Nondefense spending has skyrocketed under Republican control of Congress and the White House, and critics say the outlays will hit the stratosphere with the passage this week of a drug entitlement for seniors.
The Congressional Budget Office reported that nondefense spending rose 7 percent in the fiscal year that ended Sept. 30, nearly double the 4 percent discretionary spending caps that President Bush insisted Congress honor.
Since Mr. Bush took office in 2001, nondefense spending has leapt 13 percent — 21 percent if spending on the war on terrorism is included. And he is poised to become the first Republican president to sign into law a new federal entitlement: the $400 billion Medicare expansion to cover prescription drugs.
Sean Spicer, spokesman for Rep. Jim Nussle, Iowa Republican and the conservative chairman of the House Budget Committee, said the spending increases appear worse when lumping in the annual late-year “emergency” congressional expenditures that he said are little more than thinly veiled pork projects.
“Even without the emergencies, we’re looking at [spending] numbers well above inflation, and that’s definitely a concern,” Mr. Spicer said.
Chris Edwards, director of fiscal policy at the libertarian Cato Institute, said the Bush record on spending has been a major disappointment.
“My impression of Bush is that I’ve never seen him give a speech in which he says government is too big and we need to cut costs,” Mr. Edwards said, pointing out that President Reagan vetoed 23 bills in his first three years in office, while Mr. Bush has yet to unsheathe his veto pen.
Accepting additional spending is the price Mr. Bush pays for getting his agenda through Congress, Mr. Edwards said.
“When you have a president who has a bunch of his own spending initiatives like education and the Medicare drug bill, it makes it difficult for him to go out and say that Congress is being wasteful,” he said.
Prominent conservatives are beginning to chafe about the kind of spending occurring on their watch. Nine Republican senators and 25 House Republicans voted against the Medicare drug bill, citing cost as the major reason.
The $31 billion energy bill also has stalled, largely because many in Congress object to the price tag. The president is itching to get the bill to his desk even though it is four times more expensive than what he had proposed.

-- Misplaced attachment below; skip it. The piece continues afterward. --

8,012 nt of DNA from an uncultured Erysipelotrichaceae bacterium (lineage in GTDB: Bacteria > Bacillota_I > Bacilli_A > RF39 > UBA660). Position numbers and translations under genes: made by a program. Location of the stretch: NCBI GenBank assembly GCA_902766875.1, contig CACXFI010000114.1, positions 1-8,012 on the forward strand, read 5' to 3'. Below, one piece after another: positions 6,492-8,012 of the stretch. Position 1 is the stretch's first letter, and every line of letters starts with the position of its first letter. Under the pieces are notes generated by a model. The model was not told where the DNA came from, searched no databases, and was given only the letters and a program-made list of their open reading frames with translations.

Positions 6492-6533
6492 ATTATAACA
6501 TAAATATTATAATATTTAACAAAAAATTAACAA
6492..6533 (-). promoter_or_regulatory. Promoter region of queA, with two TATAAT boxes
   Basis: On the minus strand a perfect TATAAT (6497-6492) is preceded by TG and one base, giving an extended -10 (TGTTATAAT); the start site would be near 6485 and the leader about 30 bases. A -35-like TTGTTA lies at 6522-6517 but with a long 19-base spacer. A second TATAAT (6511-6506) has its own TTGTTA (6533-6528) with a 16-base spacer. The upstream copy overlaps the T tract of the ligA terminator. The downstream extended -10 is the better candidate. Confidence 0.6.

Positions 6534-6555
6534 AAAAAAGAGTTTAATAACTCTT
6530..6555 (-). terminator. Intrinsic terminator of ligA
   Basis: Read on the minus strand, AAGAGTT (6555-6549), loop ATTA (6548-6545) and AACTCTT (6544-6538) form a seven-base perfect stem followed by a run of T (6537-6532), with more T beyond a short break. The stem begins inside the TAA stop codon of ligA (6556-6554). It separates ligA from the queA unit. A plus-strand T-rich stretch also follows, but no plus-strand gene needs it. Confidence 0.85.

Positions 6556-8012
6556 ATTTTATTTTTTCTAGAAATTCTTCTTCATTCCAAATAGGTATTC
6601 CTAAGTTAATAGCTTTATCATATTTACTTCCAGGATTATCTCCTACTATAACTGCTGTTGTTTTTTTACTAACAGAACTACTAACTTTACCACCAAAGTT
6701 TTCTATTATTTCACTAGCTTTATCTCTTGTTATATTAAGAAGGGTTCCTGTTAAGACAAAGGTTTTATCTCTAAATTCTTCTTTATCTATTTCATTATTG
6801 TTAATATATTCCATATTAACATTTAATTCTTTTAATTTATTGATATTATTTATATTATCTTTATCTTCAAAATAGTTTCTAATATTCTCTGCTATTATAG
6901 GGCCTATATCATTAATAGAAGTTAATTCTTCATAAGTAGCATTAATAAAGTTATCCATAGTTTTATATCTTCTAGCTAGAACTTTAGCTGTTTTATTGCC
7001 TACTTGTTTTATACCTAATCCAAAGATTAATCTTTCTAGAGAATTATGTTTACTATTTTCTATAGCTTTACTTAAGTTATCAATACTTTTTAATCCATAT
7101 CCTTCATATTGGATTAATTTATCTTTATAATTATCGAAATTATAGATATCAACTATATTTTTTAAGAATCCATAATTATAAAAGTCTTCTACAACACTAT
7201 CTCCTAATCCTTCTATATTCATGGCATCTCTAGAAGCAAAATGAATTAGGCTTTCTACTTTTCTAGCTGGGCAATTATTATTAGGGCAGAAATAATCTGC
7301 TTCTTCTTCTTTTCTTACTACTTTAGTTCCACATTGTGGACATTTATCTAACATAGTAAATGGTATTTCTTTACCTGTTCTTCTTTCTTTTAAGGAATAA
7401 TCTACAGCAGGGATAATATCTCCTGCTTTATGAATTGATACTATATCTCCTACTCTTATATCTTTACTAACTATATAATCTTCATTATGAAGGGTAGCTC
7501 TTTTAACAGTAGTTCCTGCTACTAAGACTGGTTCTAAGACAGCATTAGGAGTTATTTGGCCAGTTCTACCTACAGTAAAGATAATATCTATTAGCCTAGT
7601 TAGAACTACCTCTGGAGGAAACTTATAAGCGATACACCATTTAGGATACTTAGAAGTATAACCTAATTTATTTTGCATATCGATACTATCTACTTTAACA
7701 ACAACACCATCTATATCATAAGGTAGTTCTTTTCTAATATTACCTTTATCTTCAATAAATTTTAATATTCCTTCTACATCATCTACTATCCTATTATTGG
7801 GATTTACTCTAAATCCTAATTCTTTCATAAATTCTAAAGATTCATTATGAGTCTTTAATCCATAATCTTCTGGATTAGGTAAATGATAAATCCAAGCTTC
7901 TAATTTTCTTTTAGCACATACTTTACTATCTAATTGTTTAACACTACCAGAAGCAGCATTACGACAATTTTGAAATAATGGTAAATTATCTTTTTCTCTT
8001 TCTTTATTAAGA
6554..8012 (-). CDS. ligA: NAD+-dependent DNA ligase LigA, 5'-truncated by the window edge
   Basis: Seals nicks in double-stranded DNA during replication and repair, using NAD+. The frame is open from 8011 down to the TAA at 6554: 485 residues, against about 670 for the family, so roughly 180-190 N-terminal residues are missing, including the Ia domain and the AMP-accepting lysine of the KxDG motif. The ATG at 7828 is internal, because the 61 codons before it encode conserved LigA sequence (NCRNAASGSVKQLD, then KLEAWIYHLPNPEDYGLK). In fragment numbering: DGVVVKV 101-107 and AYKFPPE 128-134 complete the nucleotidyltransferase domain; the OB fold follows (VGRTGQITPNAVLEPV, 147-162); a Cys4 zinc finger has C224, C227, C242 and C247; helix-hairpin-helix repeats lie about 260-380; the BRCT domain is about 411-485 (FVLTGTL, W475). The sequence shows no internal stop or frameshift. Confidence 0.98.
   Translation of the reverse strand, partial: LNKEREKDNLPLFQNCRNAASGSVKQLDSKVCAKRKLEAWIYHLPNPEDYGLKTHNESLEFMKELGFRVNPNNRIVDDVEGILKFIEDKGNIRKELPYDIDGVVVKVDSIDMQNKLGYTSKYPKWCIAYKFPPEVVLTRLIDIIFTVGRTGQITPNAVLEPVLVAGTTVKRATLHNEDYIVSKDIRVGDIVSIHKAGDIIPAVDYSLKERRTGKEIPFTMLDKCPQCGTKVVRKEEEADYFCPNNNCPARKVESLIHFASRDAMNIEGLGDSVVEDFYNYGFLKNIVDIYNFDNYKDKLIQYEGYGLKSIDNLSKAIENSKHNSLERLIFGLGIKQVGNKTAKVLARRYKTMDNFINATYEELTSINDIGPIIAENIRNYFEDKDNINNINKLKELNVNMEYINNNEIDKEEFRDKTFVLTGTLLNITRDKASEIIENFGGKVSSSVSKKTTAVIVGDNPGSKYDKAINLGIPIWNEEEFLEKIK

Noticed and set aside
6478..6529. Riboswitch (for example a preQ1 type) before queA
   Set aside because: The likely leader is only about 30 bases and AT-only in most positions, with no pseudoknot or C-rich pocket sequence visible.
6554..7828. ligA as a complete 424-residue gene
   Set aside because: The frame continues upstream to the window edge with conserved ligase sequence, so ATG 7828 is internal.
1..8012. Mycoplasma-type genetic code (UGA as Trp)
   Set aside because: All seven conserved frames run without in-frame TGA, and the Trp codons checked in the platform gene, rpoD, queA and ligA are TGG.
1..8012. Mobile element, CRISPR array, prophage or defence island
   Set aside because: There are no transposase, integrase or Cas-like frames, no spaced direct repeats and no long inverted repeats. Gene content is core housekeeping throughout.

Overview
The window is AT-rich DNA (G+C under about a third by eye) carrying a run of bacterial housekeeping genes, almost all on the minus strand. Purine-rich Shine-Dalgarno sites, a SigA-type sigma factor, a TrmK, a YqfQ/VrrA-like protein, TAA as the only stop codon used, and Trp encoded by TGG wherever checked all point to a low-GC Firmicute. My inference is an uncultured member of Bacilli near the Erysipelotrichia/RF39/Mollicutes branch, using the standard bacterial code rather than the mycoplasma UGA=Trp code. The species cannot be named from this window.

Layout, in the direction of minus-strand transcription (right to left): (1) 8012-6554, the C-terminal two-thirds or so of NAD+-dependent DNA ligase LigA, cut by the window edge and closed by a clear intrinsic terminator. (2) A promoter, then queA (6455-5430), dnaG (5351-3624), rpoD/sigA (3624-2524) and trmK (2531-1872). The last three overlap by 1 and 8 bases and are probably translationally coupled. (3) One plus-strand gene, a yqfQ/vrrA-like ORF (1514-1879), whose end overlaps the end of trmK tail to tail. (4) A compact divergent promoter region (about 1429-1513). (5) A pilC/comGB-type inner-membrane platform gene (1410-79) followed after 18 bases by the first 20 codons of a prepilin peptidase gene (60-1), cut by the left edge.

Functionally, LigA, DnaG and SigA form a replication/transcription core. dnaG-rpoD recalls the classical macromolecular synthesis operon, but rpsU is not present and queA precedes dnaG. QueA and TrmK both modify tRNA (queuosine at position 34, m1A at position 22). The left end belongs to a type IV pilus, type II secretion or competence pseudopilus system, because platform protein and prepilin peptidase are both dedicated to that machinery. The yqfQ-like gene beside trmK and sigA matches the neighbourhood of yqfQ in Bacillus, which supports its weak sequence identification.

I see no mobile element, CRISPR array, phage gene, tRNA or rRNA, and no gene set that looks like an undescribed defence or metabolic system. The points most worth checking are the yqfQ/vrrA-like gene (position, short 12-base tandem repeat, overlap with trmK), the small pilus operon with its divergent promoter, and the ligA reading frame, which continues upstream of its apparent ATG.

Even radio host Rush Limbaugh, an unwavering booster of the president and his policies, told listeners Tuesday that after passing the Medicare bill Republicans no longer can contend they are the party of smaller government.
The White House did not return a call for comment.
Brian M. Riedl, a budget analyst for the conservative Heritage Foundation, said mandatory government spending on entitlements such as Medicare will reach 11.1 percent of the nation’s gross domestic product, a record high. That number will climb exponentially, he said, once seniors begin getting government-paid drugs in 2006.
“Congress often underestimates entitlements by a lot,” Mr. Riedl said. “By our calculations, it will cost $2 trillion between now and 2030.”
That’s assuming that the program never is expanded, he said, an unlikely scenario.
When Congress created the Medicare program in 1965, the projected cost in 1990 was $9 billion. The true cost, after several expansions that came with low-balled price tags, was $67 billion, 7.4 times higher.
“The lawmakers who pushed for the Medicare drug bill never answered the question of how they would pay for it,” Mr. Riedl said. “Apparently, they are leaving the $2 trillion tax hike to future congresses to figure out.”
Tom Schatz, executive director of Citizens Against Government Waste, said he hopes that conservatives can bring the president and Congress “back to earth in terms of spending” if Mr. Bush wins a second term.
“We hope that this is not the legacy of the Bush administration,” Mr. Schatz said. “We hope these will be aberrations that will be corrected in coming years.”
A senior Republican congressional aide said many conservatives on Capitol Hill are hoping that is the case. If it isn’t, Mr. Bush and the party will have some explaining to do to their political base.
“There’s only so long we can be told [by the White House], ‘Just keep waiting for spending restraint,’” the aide said. “Eventually you develop a credibility problem. There’s a point where people say, ‘We’ve heard that for five years and nothing’s happened.’”